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Shri Rataneshwar Mahadev Temple

The Matr-rin form of Shiva
Matr-rin form of Shiva
Primary Idol
Lord Shiva
Opening Hours
Monday-Sunday, 06:00-20:00Hrs
Distance from Airport or railway Station
5Kms from Varanasi Junction
Ratneshwar Mahadev, Manikarnika Ghat, next to cremation Ground, Varanasi, Uttar Pradesh 221001

What you'll be reading-

It is so obvious when you hear about leaning structures that your mind immediately travels to Italy and the Leaning Tower of Pisa. If you are ignorant of Varanasi’s leaning temple, which tilts more than the leaning tower, this is fully warranted. Explore some fascinating information and folklore about the Kashi Karvat or Ratneshwar temple by reading on.

Varanasi, the centre of India’s religious culture, is a truly divine location. The tens of thousands of temples in Varanasi are a feast for the eyes and the soul, but Ratneshwar Mahadev’s leaning temple merits special note. Like the crystal-clear water surrounding it, the temple has many unusual characteristics and mysteries. You did hear correctly. The majority of the year is spent in floodwaters due to their glaringly low level.

This ancient temple is devoted to Lord Shiva, also known as Matr-rin Mahadev (a Shiva variant). A Nagara Shikhara (high curve shape) and a Garbhagriha (sanctum) are two features of the exquisite architecture. And don’t be shocked when I mention that the Garbhagriha is submerged in water for most of the time, with the water level occasionally even reaching the Shikhara. James Prinsep, an English researcher, asserted that a priest would plunge into the water to conduct devotion and other ceremonies when the temple entrance was submerged in water.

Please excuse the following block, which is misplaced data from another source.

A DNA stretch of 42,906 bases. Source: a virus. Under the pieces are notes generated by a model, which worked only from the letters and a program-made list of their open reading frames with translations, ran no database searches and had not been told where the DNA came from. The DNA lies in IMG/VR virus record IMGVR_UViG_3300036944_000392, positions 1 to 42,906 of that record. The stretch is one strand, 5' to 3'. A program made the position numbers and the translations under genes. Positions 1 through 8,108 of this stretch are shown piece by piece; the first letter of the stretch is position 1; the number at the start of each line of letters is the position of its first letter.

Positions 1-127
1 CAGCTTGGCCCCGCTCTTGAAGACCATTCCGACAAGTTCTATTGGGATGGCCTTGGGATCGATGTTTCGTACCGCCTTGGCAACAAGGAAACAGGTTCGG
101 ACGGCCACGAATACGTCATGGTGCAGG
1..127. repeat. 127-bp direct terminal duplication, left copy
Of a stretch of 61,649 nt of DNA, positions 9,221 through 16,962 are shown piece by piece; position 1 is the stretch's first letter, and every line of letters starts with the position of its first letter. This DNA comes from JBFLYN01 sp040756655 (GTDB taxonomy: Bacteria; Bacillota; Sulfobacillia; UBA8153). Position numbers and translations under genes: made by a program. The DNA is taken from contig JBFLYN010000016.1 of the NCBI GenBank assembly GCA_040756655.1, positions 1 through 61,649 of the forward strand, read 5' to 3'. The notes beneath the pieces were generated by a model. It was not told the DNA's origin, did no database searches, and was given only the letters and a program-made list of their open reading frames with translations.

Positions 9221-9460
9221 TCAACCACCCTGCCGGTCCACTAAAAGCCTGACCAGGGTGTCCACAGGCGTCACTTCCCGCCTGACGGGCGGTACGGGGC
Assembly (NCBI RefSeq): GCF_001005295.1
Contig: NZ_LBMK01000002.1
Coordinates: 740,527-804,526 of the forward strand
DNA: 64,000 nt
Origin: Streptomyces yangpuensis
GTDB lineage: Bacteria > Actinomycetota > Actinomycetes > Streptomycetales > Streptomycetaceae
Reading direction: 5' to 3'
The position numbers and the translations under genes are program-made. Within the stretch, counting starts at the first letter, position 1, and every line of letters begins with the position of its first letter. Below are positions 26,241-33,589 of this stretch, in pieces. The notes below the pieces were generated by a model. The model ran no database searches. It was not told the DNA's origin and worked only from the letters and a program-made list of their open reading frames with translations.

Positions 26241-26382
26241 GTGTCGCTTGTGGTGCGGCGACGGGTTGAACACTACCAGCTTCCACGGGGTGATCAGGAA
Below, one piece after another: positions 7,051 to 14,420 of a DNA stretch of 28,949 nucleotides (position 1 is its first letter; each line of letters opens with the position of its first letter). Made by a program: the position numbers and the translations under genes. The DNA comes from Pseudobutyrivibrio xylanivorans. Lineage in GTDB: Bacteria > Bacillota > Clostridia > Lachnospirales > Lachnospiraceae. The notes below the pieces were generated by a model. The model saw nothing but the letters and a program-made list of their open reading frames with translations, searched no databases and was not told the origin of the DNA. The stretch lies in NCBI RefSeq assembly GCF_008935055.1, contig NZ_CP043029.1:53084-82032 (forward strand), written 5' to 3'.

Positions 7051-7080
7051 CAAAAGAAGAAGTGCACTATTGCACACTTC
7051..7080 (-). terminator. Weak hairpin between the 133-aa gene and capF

In Kashi, the Ratneshwar Temple is tucked away next to the Manikarnika Ghat. This is also referred to as the Kashi Karvat (lean in Kashi) because of its location and leanness. According to sources, the temple leans at a substantial 9 degrees, compared to the Leaning Tower of Pisa’s 4 degrees. On the other hand, the temple had not always been this way; it had once been upright.

Looking at historical photographs of the temple, we can tell that it was built before the 1860s, but for some reason, the ghat fell and tipped the temple backward. Its actual construction date is unknown, and its erection is still up for debate. According to Dr. Ratnesh Varma of the District Cultural Committee, the Amethi royal family built the building. There are, however, other fascinating myths about the tilt.

A Raja Man Singh servant is said to have erected the Ratneshwar Temple. He made the choice to build this shrine as a sign of his devotion to and duty to his mother, Ratna Bai. The temple was finished after several years of toil and labour, and the man proclaimed with pride that he had settled his mother’s debt. Do you, however, think a mother’s debt can ever be repaid? The temple bowed backwards as soon as he said those words, symbolising how a child is perpetually obliged to his mother.


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